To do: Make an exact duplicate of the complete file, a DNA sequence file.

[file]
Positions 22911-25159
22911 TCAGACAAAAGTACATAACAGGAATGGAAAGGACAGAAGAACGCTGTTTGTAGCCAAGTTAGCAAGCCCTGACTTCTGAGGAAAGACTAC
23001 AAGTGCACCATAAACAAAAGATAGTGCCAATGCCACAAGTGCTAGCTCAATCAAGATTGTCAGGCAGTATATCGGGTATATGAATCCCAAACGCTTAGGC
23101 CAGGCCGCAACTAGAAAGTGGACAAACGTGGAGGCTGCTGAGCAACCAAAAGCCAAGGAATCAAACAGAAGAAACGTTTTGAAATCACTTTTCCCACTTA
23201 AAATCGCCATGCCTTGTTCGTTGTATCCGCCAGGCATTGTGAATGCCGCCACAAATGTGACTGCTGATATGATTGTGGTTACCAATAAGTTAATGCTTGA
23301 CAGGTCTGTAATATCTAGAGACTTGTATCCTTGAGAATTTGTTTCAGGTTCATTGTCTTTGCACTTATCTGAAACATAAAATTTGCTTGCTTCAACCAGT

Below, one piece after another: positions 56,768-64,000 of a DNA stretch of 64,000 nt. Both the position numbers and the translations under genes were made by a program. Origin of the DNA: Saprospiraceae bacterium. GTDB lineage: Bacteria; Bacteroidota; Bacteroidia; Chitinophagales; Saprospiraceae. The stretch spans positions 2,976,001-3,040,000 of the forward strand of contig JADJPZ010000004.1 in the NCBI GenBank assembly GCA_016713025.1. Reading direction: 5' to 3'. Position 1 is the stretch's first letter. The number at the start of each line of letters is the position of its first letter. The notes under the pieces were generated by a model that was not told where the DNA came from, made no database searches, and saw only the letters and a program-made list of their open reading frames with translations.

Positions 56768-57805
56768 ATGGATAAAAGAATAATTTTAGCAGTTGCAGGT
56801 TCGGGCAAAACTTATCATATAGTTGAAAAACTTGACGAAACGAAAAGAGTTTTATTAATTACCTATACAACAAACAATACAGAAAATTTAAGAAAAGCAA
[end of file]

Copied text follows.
Positions 22911-25159
22911 TCAGACAAAAGTACATAACAGGAATGGAAAGGACAGAAGAACGCTGTTTGTAGCCAAGTTAGCAAGCCCTGACTTCTGAGGAAAGACTAC
23001 AAGTGCACCATAAACAAAAGATAGTGCCAATGCCACAAGTGCTAGCTCAATCAAGATTGTCAGGCAGTATATCGGGTATATGAATCCCAAACGCTTAGGC
23101 CAGGCCGCAACTAGAAAGTGGACAAACGTGGAGGCTGCTGAGCAACCAAAAGCCAAGGAATCAAACAGAAGAAACGTTTTGAAATCACTTTTCCCACTTA
23201 AAATCGCCATGCCTTGTTCGTTGTATCCGCCAGGCATTGTGAATGCCGCCACAAATGTGACTGCTGATATGATTGTGGTTACCAATAAGTTAATGCTTGA
23301 CAGGTCTGTAATATCTAGAGACTTGTATCCTTGAGAATTTGTTTCAGGTTCATTGTCTTTGCACTTATCTGAAACATAAAATTTGCTTGCTTCAACCAGT

Below, one piece after another: positions 56,768-64,000 of a DNA stretch of 64,000 nt. Both the position numbers and the translations under genes were made by a program. Origin of the DNA: Saprospiraceae bacterium. GTDB lineage: Bacteria; Bacteroidota; Bacteroidia; Chitinophagales; Saprospiraceae. The stretch spans positions 2,976,001-3,040,000 of the forward strand of contig JADJPZ010000004.1 in the NCBI GenBank assembly GCA_016713025.1. Reading direction: 5' to 3'. Position 1 is the stretch's first letter. The number at the start of each line of letters is the position of its first letter. The notes under the pieces were generated by a model that was not told where the DNA came from, made no database searches, and saw only the letters and a program-made list of their open reading frames with translations.

Positions 56768-57805
56768 ATGGATAAAAGAATAATTTTAGCAGTTGCAGGT
56801 TCGGGCAAAACTTATCATATAGTTGAAAAACTTGACGAAACGAAAAGAGTTTTATTAATTACCTATACAACAAACAATACAGAAAATTTAAGAAAAGCAA